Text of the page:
Misconceptions About Body Weight And Staying Warm
For a long time there have been overweight people. In fact since we as a human species started processing fake foods and growing crops filled toxins, chemicals, fertilizers, pesticides, herbicides, and everything else that could hurt you like it would save the world, people have been getting fatter and fatter. Not to mention that we just eat a lot more in general, especially fatty and sugary filled foods.
As long as there have been fat people around there have been those who joke about themselves being fat and saying that more fat on the body makes them warmer in the winter and helps them keep body heat better. Obviously this is just an excuse and a way to make being overweight seem like a good thing, but the fact is that it is a commonly held misconception.
There have been new studies done very recently which prove that more weight does not actually help with insulation. The study we are talking about is called “No Insulating Effect of Obesity” and can be found published in the American Journal of Physiology – Endocrinology and Metabolism.
The exact point of the study was to see if there was any kind of insulating effect on the body’s temperature when there is an increase in body weight. The team of experts and researchers did these tests on a group of mice that were being used for metabolic research. These mice are usually kept in much cooler conditions, about half room temperature, in order to cause their metabolism to work harder, so hard in fact that over half of the calories that the mice consumed were used just to maintain a healthy body heat.
The studies were quite conclusive and they showed that the mice’s metabolisms were not at all affected by the increase in body weight. In other words what these results mean is that an increase in body weight and being overweight did not speed up their metabolism to keep the mice warmer at all. The only thing that did keep them warmer was real insulating material like more fur.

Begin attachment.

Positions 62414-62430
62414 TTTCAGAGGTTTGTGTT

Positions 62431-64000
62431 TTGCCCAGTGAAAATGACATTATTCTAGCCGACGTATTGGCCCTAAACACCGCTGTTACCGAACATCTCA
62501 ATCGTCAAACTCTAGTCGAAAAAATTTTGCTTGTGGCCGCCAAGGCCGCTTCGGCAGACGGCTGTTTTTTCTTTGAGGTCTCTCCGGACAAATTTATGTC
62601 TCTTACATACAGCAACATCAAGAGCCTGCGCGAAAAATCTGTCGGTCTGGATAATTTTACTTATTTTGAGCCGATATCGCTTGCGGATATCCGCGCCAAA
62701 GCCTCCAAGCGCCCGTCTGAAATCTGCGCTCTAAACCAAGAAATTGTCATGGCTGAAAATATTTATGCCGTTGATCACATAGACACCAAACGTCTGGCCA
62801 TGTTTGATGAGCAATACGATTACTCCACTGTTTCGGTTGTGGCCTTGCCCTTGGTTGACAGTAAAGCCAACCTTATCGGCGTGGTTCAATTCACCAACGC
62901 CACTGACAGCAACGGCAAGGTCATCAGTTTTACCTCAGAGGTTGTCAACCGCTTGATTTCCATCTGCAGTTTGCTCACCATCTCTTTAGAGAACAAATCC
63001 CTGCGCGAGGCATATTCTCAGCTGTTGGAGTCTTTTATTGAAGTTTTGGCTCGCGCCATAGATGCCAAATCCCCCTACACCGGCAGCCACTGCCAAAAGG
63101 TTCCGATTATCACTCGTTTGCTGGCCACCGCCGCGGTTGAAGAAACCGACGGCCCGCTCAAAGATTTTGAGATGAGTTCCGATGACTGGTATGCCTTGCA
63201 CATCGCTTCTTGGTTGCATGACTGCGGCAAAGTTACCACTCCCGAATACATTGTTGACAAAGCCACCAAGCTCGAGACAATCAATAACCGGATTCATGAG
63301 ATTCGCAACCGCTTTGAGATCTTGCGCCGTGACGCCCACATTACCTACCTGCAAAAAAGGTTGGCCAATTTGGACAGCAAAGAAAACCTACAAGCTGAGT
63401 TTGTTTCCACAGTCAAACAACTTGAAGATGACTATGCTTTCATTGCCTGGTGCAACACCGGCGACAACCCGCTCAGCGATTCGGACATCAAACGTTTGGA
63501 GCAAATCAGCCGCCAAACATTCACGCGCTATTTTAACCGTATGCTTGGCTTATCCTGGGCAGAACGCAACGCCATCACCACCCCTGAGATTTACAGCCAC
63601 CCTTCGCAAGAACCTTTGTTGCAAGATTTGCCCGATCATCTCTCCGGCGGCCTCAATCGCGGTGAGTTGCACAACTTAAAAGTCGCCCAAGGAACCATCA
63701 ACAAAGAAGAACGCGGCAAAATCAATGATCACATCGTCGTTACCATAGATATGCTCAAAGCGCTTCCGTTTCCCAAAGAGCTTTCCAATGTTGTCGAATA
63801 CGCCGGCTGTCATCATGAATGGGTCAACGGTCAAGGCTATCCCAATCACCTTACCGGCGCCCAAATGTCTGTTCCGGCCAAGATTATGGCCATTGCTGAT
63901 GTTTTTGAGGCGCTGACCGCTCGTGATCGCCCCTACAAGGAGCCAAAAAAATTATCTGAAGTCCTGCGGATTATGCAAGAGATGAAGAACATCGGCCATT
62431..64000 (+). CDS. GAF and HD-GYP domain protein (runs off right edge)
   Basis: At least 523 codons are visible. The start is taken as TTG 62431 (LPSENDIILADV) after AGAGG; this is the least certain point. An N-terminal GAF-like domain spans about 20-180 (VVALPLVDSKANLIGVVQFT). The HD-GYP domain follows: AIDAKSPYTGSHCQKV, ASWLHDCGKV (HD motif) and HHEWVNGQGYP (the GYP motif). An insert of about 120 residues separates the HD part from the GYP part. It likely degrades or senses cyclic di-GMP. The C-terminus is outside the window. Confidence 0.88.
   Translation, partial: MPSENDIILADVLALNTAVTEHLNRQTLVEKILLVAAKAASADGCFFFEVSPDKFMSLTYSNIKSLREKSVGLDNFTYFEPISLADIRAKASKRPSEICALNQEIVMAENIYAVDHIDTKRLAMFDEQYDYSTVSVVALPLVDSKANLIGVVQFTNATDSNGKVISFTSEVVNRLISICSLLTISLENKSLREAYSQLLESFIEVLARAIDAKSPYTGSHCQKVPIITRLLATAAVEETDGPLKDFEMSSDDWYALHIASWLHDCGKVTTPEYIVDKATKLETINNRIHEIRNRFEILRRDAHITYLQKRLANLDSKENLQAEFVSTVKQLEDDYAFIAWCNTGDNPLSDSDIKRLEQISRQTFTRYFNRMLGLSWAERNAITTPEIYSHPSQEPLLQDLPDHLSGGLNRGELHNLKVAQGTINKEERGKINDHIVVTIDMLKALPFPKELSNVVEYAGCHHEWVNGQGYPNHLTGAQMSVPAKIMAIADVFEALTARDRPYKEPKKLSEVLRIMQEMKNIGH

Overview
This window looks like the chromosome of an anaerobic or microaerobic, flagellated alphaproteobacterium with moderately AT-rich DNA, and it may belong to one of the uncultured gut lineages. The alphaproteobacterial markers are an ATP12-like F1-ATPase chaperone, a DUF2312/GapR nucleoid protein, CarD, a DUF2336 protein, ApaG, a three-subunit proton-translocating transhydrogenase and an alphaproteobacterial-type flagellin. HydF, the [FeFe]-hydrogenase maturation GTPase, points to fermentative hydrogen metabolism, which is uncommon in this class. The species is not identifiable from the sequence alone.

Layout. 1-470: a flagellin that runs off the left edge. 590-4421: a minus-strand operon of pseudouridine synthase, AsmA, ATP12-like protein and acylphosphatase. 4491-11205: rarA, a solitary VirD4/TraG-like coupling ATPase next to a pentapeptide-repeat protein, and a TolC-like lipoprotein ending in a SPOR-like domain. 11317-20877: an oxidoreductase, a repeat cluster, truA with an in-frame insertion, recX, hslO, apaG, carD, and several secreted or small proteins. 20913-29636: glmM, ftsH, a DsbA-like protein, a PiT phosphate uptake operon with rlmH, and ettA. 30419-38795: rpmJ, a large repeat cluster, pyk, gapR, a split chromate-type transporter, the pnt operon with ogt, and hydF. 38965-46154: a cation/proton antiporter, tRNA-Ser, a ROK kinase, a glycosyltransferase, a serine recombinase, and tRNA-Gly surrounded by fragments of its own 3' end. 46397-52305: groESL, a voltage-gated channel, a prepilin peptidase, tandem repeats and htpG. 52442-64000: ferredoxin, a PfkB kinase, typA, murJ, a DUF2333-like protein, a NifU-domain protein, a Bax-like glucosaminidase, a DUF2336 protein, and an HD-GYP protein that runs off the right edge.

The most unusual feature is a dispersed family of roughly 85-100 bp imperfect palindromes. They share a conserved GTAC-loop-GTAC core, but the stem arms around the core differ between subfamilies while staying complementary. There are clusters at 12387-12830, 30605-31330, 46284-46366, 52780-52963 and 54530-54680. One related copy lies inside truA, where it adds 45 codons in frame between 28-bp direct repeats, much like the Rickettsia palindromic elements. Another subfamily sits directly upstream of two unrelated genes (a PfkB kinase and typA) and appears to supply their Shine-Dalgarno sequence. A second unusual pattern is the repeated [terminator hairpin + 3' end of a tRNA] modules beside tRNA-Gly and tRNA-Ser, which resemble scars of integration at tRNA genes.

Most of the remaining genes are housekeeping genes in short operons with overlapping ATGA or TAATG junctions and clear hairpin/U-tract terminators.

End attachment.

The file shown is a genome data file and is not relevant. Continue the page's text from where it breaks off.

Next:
Obesity does in no way or form add to the body’s insulation, at least not in mice. Remember even if you have more fat your body will still be cold on the outside, probably more so if you are overweight than if you are of an average weight because the blood to keep your extremities warm has a further way to travel.
What needs to be said is that this study has not yet been performed on humans, only mice, but the researchers all state that they highly doubt that being overweight or obese would have no real or noticeable effect on the body’s insulation and way of staying warm. People wear clothes to adjust for temperature differences.
If it is cold outside people wear more clothes and if it’s hot people wear less. This means that people live in a temperature neutral environment and never actually expend either more or less calories to stay warm or cool down in a hot environment. This is because the body doesn’t need to use more calories to stay warm in a cold setting so more weight really wouldn’t make the metabolism work any faster at all.
Keep in mind that this is for normal human beings in normal settings, but say if you were to be outside in sub zero temperature with minimal clothes, your body would begin to metabolize weight faster to stay warm, but that still doesn’t mean that overweight people are warmer, they just have more weight to metabolize in those cold times.